Madam Speaker, I am pleased to have an opportunity to join in the debate on Bill C-2. First, let me pay tribute to the member for Burnaby—New Westminster for carrying this debate on behalf of our party.
I come from a shipbuilding province, but I do not want to be parochial about this. We are a shipbuilding nation. My part of the country has been building ships for hundreds and hundreds of years for the fishing industry, going back 400 and 500 years.
We are building ships now. We have a modern shipyard in Marystown that is capable of terrific work. It was selected, in fact, for the joint supply ships for the Canadian navy, one of the two final bidders that were ready to roll and go to build these ships. What happened? At the last minute, or 72 hours before the election was called, the government cancelled the contract. The Canadian navy was about to issue a contract that was worth some $2.5 billion, which would have provided work, if Marystown was the successful bidder, and lot of people in my neck of the woods had every reason to believe that it would have been, to build those ships for six, eight or ten years of work and another fifteen or twenty years to provide the maintenance of them.
While Newfoundland and Labrador is part of the historic fishing, maritime, shipbuilding, boat building nation, we cannot forget that shipbuilding is a modern 21st century industry today. It is not part of the rust belt. Yes, ships are built of iron and steel, but they are also built with the most modern telecommunications and navigation facilities. They are built to rigorous standards. It is an industry of the future, requiring the highest degree of skill, technology and knowledge. It is a knowledge-based industry as well as part of the industrial base of our country.
It is something that requires the support of government to keep us in the game. What has happened is that other countries such as Norway have done that for their industry, for their people, for their prosperity and for their participation in the future of industry in the world, but we have not done that for ours. That is the reason why this should be out of this deal.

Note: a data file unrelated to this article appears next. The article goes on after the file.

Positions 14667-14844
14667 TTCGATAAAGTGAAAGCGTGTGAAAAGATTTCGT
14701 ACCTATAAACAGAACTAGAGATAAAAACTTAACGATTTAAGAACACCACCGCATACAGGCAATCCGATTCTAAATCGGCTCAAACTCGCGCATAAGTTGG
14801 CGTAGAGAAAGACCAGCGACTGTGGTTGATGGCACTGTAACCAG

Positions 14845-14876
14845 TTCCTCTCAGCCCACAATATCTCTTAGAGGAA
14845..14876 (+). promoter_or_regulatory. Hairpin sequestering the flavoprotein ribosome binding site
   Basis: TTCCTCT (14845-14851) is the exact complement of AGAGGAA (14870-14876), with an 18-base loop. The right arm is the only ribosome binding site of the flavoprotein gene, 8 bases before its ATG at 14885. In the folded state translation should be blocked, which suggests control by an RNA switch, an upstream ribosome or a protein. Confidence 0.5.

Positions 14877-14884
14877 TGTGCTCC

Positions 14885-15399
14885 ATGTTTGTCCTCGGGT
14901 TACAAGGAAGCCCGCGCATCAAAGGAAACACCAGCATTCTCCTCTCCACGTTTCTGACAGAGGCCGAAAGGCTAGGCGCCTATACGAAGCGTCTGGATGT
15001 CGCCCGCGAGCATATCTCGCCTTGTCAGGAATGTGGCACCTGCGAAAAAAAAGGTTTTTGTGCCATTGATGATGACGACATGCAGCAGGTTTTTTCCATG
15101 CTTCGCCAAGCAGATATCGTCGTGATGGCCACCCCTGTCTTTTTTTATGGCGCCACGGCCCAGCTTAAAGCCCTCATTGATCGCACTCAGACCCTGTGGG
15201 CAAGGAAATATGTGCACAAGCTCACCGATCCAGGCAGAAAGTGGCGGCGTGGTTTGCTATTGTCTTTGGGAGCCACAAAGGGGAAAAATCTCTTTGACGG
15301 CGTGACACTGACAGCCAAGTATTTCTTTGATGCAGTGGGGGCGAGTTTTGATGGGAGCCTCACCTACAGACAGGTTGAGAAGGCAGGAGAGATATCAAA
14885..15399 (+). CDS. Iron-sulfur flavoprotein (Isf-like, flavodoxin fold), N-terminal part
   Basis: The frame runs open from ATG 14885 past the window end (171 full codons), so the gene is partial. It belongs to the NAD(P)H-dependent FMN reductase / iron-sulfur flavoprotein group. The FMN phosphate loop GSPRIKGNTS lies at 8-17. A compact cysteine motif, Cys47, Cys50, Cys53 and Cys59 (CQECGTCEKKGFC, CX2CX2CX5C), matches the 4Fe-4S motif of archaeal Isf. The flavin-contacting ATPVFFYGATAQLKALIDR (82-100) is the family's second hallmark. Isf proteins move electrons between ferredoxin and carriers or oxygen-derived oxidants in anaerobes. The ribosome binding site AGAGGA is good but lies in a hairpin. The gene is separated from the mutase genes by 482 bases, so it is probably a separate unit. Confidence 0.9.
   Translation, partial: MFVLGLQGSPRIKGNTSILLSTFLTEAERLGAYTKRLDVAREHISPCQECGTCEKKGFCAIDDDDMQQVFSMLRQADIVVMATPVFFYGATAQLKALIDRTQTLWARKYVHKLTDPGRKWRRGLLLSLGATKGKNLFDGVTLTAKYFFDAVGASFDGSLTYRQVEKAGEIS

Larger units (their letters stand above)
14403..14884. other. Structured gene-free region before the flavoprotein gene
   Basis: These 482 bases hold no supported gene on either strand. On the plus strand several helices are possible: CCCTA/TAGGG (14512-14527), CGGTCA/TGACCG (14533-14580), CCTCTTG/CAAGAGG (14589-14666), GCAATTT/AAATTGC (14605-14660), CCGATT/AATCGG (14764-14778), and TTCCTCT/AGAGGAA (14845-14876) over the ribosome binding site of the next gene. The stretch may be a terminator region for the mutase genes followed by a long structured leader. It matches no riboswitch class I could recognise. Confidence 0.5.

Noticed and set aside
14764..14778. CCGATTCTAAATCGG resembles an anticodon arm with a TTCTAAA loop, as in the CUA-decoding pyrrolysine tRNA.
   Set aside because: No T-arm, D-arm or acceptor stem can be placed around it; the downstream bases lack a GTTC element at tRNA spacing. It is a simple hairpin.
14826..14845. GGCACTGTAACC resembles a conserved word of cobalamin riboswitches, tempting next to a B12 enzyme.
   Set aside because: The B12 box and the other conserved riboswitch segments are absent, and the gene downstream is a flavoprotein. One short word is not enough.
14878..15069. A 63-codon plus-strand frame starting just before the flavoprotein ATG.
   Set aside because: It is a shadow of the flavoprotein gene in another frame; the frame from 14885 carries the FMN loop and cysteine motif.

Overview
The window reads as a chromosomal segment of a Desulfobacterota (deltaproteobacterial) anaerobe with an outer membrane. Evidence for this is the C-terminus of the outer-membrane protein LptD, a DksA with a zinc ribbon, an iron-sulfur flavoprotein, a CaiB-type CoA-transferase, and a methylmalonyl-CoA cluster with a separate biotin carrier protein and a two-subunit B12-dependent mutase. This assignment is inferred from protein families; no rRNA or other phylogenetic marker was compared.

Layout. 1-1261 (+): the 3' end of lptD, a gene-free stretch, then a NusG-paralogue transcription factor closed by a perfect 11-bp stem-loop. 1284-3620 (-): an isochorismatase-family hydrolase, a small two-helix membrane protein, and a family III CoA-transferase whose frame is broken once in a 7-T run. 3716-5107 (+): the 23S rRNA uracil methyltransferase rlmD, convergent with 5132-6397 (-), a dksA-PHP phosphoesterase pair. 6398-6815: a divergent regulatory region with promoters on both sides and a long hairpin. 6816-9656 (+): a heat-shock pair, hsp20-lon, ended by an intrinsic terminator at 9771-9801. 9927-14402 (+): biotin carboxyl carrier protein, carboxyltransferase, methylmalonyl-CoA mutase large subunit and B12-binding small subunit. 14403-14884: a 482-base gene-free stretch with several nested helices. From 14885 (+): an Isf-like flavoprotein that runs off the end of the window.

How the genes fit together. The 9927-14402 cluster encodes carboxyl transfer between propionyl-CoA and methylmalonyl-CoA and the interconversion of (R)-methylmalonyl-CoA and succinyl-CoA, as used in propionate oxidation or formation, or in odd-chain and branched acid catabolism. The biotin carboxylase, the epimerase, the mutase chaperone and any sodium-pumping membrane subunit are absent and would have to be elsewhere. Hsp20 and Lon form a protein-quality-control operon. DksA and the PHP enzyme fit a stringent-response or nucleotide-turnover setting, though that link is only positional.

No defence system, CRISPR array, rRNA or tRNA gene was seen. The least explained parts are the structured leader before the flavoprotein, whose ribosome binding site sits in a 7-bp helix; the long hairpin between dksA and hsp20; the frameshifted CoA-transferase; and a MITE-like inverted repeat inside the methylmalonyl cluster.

There are other problems with this deal too. The premier of my province has mentioned some of them. We are not using this opportunity to negotiate a free trade agreement to ensure that we remove the tariff, for example, from shrimp, which has been crippling the shrimp industry in the east coast for many years. This non-tariff barrier is being promoted now in the European Union by an attempt to ban seal products from a humane, controlled industry in the east coast.
We see no effort by the Government of the Canada to use these negotiations as an opportunity to extend our fishing jurisdiction outside the nose and tail of the Grand Banks. We still have to deal with an ineffective regime there.
Therefore, there other disappointments, but the big one, for which we are looking for support from both sides of the House, is our shipbuilding industry. We are trying to get some sense into the government, but we are also hoping that others on this side of the House will support our efforts. We are looking to the Bloc Québécois members who may be supportive, but we are also looking to the Liberals. So far I have not heard the Liberals participating in this debate and saying how they feel about this.
That was not always the case. I have in my hand a report that was produced, with the support of Brian Tobin, a former premier of Newfoundland and former industry minister. It is called “Breaking Through: The Canadian Shipbuilding Industry”. This report came out with a whole series of recommendations produced through a consultation process led by a number of individuals called the National Partnership Project Committee. Part of that was the president of the Shipbuilding Association of Canada, Peter Cairns, Les Holloway, the executive director of the Marine Workers Federation, Philippe Tremblay from the Fédération de la métallurgie CSN and Peter Woodward from the Woodward Group of Companies. They made a very good presentation with a lot of recommendations for the shipbuilding industry, which would have assisted this industry. However, we have not seen those recommendations implemented.